The Promotion of Alfredo Astiz

Date: 7 May 1995 21:19:26 +0100

BUENOS AIRES, Argentina (Reuters) - Only days after publicly repenting of the military's torture and murder of leftists in the 1970s, the head of Argentina's navy has praised the morality of the force's most famous ``dirty warrior'' and said he could be promoted.

Captain Alfredo Astiz, who cannot leave Argentina because of Interpol arrest orders for the kidnapping and murder of two French nuns and a teenage girl, ``has all the moral qualities needed to be a naval officer and his promotion could be considered in the future,'' newspapers quoted Adm. Enrique Molina Pico as saying Saturday.

Known as the ``blond angel'', Astiz infiltrated human rights group Mothers of the Plaza de Mayo and is wanted in France for the disappearance of nuns Alice Domon and Leonie Duquet in 1977. Swedish courts have also linked him with the death of Dagmar Hagelin.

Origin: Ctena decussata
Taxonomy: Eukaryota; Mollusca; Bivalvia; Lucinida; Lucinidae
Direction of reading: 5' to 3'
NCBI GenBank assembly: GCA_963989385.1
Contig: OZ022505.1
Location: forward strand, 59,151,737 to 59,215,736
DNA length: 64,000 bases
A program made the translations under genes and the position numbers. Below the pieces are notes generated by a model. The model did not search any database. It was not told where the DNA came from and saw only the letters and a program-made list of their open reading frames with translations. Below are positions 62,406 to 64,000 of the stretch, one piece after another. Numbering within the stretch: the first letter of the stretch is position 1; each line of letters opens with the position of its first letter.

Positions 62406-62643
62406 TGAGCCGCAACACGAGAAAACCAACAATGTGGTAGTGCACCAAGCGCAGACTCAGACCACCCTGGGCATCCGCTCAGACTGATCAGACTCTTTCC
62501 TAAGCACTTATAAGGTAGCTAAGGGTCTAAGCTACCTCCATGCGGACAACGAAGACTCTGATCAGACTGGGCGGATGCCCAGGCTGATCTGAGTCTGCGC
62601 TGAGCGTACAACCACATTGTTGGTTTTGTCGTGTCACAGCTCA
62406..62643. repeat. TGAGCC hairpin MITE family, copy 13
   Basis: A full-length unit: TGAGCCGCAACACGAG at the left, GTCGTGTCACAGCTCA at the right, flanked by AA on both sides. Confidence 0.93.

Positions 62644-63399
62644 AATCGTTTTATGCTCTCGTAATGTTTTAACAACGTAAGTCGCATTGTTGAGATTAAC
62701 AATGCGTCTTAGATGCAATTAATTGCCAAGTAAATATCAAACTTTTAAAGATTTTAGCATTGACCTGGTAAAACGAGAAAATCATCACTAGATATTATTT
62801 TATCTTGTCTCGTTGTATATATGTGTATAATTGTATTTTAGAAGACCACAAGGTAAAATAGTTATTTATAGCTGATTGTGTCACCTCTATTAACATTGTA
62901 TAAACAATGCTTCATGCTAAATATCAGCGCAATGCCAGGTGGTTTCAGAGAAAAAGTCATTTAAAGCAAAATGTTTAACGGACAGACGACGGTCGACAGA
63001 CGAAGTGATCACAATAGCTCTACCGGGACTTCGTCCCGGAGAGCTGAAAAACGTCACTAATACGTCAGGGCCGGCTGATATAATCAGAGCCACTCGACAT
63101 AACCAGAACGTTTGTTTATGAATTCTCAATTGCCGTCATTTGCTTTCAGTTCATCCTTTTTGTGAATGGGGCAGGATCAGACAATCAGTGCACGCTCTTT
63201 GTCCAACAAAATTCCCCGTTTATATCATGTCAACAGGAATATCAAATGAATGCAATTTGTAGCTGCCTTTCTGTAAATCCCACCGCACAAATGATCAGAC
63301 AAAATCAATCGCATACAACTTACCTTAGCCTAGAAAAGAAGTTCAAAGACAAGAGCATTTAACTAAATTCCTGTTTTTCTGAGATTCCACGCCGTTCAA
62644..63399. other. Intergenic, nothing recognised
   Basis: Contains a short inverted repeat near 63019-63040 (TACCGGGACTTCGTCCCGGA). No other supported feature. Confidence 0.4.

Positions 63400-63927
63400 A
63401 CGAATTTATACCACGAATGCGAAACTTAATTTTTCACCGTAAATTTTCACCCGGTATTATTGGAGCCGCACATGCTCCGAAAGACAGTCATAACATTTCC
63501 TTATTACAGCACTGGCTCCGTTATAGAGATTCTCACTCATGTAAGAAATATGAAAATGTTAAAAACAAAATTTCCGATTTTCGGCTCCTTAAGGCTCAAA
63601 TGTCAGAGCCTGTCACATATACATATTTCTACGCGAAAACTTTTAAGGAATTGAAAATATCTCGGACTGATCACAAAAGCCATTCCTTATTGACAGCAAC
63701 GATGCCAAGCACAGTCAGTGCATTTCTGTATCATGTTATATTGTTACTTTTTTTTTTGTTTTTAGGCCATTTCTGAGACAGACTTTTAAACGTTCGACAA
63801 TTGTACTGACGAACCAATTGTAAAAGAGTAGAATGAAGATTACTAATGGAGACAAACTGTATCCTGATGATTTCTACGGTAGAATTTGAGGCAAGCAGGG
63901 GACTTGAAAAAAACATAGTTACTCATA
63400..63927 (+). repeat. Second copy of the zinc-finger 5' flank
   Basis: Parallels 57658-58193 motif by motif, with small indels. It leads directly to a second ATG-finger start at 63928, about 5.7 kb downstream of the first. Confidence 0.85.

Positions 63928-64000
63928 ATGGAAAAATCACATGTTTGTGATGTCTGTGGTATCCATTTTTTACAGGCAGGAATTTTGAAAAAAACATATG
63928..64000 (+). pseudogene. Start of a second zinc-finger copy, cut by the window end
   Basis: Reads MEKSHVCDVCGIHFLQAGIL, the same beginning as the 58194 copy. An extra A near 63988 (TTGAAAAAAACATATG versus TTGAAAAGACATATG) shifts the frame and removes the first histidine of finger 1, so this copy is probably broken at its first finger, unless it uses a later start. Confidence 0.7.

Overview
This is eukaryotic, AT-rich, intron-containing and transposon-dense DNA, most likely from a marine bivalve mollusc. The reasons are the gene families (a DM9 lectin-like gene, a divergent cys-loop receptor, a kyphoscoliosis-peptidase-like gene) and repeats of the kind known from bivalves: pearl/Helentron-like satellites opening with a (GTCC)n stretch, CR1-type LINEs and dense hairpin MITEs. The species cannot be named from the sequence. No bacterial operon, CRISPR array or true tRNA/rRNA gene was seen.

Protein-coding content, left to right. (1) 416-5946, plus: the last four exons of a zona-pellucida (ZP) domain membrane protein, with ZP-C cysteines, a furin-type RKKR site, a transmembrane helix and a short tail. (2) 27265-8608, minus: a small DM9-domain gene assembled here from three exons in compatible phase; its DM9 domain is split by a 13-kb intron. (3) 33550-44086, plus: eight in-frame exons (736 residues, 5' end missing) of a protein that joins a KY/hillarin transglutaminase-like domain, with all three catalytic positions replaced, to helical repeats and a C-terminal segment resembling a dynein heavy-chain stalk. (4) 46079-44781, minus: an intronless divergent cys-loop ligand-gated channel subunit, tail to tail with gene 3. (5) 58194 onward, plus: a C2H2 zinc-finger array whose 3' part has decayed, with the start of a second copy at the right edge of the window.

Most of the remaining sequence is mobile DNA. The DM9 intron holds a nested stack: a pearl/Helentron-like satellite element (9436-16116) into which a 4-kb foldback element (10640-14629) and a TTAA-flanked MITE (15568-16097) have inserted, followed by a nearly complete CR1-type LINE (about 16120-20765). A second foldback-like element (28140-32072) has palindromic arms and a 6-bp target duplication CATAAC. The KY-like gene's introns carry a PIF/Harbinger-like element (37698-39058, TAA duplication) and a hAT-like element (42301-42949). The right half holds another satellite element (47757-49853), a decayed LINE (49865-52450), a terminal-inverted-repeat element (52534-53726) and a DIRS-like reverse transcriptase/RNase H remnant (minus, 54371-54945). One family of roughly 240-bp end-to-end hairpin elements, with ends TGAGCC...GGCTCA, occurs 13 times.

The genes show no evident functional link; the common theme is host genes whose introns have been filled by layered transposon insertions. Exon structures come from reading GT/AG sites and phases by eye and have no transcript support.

Molina Pico's comments came after he joined the stream of mea culpas by the armed forces earlier this week, admitting the navy committed unnacceptable ``horrors'' in the military juntas' secret war against leftists in the 1970s. Some 10,000 disappeared without trace and 4,000 were killed during military rule from 1976 to 1983.

But, despite his earlier public repentence on behalf of the navy and his condemnation of past atrocities, Molina Pico defended Astiz -- for human rights groups an emblem of violent oppression but still a serving officer.

The captain was ``tried by Argentine courts and cleared,'' Molina Pico said, referring to his absolution by a military tribunal. Later charges against Astiz were dropped in a civilian court because he was following orders.

Astiz narrowly escaped extradition to France in 1982, after surrendering to British troops in the Falkland Islands. Britain eventually handed him back to Argentina under conventions governing the treatment of prisoners of war.

Memories of Argentina's painful past surfaced earlier this year when a retired navy captain recounted how he had helped throw drugged political prisoners out of aircraft to their deaths in the sea. In April, armed forces chiefs began to admit publicly for the first time that the juntas used immoral and brutal means in their fight against leftist extremists.

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